Cultural Relevance of Feng Shui

by Carol C. Wheelock

Dear Carol,

How important is the number 4 in feng shui? We've read and heard that an address with the number 4 in it is bad feng shui and bad luck.
Anne and Charlie

Dear Anne and Charlie,

There are many people who avoid the number 4 without knowing why. This includes the number 4 as it stands by itself or with other numbers (as in 423 Park Street), or the 4 arrived at by adding several numbers together (as in 22 Bridge Street).

This is an excellent example of a feng shui belief that is not culturally relevant to the majority of us. In the Chinese language, the word for four and the word for death sound the same. The word death is an emotionally charged word and this charge gets transferred to the word four.

Our language does not share this homophone. The word four is not an emotionally charged word. While it does share the same sound as the golf term fore, the word fore meaning to be situated near the front, and the preposition for, none of these is emotionally charged (unless, of course, you are the reason someone on the golf course is yelling, "Fore").

The significance of the four/death issue is that it prompts us to examine feng shui from the perspective of cultural relevance. Feng shui is an ancient art that has centuries of Chinese beliefs built into it. When looking at any feng shui cure, enhancer, rule, or teaching, it is important to determine whether or not it makes sense for us in the United States.

Another example of a feng shui belief that is culturally irrelevant to many of us is the practice of not putting mirrors in the bedroom. This is based on the Chinese belief that your spirit leaves your body while you are sleeping. The concern is that your spirit would scare itself in the mirror and not return to your body. If you don't believe that your spirit leaves your body at night, then mirrors are appropriate to have in a bedroom. I would caution you, however, that walls of mirrors are too much. They foster vanity, create confusion, and make a room feel less like a sanctuary.

There are other feng shui teachings that appear to be out of place in our country. The feng shui cure of hanging bamboo flutes on beams just doesn't work for the majority of houses around here. The flutes would look totally out of place, and actually call attention to what is trying to be minimized.

Color is frequently used in feng shui. Keep in mind that the Chinese psychological view of colors is different than ours. While I do pay attention to the traditional use of color in feng shui, I also look closely at the western view of color. In feng shui red is associated with prosperity, yet in our country, to be "in the red" is not a good thing. If you associate a specific belief with any color, that has to take precedence over what feng shui traditionally teaches.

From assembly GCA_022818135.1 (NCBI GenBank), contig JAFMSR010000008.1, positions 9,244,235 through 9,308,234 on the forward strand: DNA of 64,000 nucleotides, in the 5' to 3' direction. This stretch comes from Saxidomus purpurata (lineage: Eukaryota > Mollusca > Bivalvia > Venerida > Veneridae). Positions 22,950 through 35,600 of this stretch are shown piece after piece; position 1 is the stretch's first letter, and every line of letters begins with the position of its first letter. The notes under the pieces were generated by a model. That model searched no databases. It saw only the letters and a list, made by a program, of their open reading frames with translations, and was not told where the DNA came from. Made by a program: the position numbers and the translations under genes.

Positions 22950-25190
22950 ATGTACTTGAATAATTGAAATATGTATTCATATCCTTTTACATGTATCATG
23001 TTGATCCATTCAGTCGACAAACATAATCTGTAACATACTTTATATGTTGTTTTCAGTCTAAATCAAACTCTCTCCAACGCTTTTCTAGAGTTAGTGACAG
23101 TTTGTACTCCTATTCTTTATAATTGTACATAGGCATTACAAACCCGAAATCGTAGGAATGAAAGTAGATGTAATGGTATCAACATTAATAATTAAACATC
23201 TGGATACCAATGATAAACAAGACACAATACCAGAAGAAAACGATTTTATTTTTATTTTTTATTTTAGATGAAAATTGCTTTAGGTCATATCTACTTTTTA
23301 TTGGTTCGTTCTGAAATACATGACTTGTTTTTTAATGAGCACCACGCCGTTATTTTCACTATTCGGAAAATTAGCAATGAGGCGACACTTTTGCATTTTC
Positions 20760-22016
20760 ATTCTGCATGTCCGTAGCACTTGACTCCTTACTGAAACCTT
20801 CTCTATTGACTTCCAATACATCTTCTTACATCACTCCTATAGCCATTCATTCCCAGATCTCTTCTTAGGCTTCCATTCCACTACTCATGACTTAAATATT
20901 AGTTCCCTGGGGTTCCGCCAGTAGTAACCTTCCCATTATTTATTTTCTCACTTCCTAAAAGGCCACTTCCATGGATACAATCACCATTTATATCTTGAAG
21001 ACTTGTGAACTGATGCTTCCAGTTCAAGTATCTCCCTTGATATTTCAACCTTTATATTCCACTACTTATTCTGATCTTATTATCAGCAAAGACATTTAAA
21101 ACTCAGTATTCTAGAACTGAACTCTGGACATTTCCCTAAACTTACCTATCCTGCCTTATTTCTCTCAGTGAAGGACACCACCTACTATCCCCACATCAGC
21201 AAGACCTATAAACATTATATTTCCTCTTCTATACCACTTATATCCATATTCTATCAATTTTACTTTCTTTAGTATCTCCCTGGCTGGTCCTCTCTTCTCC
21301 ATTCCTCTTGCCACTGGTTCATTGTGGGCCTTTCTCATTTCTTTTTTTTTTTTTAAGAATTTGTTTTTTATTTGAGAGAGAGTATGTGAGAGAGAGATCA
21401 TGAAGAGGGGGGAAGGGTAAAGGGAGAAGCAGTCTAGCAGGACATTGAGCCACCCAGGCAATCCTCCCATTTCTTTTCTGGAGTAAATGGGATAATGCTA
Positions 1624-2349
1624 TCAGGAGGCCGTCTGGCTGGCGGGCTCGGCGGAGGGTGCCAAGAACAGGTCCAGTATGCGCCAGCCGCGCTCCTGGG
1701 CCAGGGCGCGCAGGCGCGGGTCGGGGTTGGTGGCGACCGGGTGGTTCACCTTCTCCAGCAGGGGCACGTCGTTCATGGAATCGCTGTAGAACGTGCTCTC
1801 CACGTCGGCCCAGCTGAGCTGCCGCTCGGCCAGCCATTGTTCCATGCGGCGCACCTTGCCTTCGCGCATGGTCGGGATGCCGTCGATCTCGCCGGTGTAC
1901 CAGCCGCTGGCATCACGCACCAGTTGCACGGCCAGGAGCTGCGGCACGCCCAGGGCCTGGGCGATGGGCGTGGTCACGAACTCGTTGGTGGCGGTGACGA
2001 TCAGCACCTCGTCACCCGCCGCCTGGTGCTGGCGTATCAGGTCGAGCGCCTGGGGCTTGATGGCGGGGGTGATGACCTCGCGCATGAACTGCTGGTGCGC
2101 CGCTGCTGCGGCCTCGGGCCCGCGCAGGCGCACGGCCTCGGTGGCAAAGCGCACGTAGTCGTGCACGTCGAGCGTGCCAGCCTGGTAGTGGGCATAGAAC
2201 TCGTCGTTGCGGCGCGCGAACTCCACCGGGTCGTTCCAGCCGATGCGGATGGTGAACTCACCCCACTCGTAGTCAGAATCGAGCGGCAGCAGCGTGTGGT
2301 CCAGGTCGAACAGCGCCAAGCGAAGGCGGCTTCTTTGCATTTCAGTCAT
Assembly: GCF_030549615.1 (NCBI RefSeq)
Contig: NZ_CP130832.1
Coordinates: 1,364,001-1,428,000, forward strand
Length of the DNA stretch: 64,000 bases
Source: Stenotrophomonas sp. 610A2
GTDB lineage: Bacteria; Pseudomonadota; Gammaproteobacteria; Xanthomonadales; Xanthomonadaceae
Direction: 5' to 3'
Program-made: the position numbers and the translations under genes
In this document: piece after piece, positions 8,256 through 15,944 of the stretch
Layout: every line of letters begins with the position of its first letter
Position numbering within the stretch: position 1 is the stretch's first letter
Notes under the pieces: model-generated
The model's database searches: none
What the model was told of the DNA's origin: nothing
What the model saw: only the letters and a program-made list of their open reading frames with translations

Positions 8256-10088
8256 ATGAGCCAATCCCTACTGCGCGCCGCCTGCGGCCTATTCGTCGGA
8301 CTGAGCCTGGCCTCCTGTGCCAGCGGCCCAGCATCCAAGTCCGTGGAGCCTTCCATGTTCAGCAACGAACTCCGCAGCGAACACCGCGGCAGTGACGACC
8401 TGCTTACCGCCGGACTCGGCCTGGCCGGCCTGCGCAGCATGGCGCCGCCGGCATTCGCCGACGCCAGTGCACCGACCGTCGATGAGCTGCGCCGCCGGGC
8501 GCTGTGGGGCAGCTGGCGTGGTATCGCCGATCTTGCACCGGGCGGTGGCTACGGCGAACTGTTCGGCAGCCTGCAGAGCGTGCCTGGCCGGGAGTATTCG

There are many other so-called "cures" that are sold in the name of feng shui. I would advise you first of all, to never use anything in your home that you do not love. Secondly, look at what the particular item is supposed to accomplish. Maybe you already have something that is more to your liking that will work just as effectively. It will save you money in the process.

In the case of bamboo flutes, the underlying goal is to lift the energy of beams that appear to be oppressive. Instead of flutes, try feathers, quartz crystals, or light mobiles to lift the energy of the beams. Another solution would be to paint the beams the same color as the ceiling to minimize their impact. Furniture placement in rooms with normal ceiling height beams is also important. Try not to place furniture directly under the beams.

What is important is to look at the principles underlying these beliefs. In the case of the emotionally charged language, there is a lesson here. Our language is filled with homonyms and homophones, some of which have very different meanings. For example, a business that has the word con in it is not apt to instill much confidence in the integrity of the business. Would you go to a business entitled Con's Financial Services to discuss you financial affairs?

Our country has its own share of associations that can have an impact on you if you happen to believe whatever it is. There are many people who would not want to live in a house with the number 13 in the address because they associate 13 with bad luck. If you believe that black cats are bad luck, then you probably wouldn't want to live on Black Cat Lane.

These are all reminders to look at the symbolism of things in our surroundings. This includes language, numbers, colors, and objects themselves. Some of the symbolism is very obvious, while other examples are more subtle. It's all about developing our awareness.

Some symbolism is more universal and relevant regardless of a person's cultural background/belief system. A wall of weapons on the way to the master bedroom does not give anyone a feeling of peace and love. A door that doesn't close completely could lead to a feeling of insecurity, no matter where you live. A chair that hurts your back, hurts your back, no matter where you are from, and will not inspire you to sit down and work..

Feng shui can be a very powerful tool that can facilitate change in your life. It must, however, make sense and be culturally relevant to you. Intention plays a key role in getting feng shui results. There will be more clarity around your intentions if you understand why you are doing what you are doing.

Carol C. Wheelock, M.Ed. of Feng Shui Vermont is a certified feng shui practitioner who has studied in the United Sates and China. She practices Black Sect or western feng shui. Carol does private consultations for homes, schools, libraries, and businesses; clutter counseling and clearing; spaces clearings; phone consultations; presentations; and teaches workshops throughout the United States. She also does personal clearings.


Copyright 2000-2011 Feng Shui Vermont
Carol C. Wheelock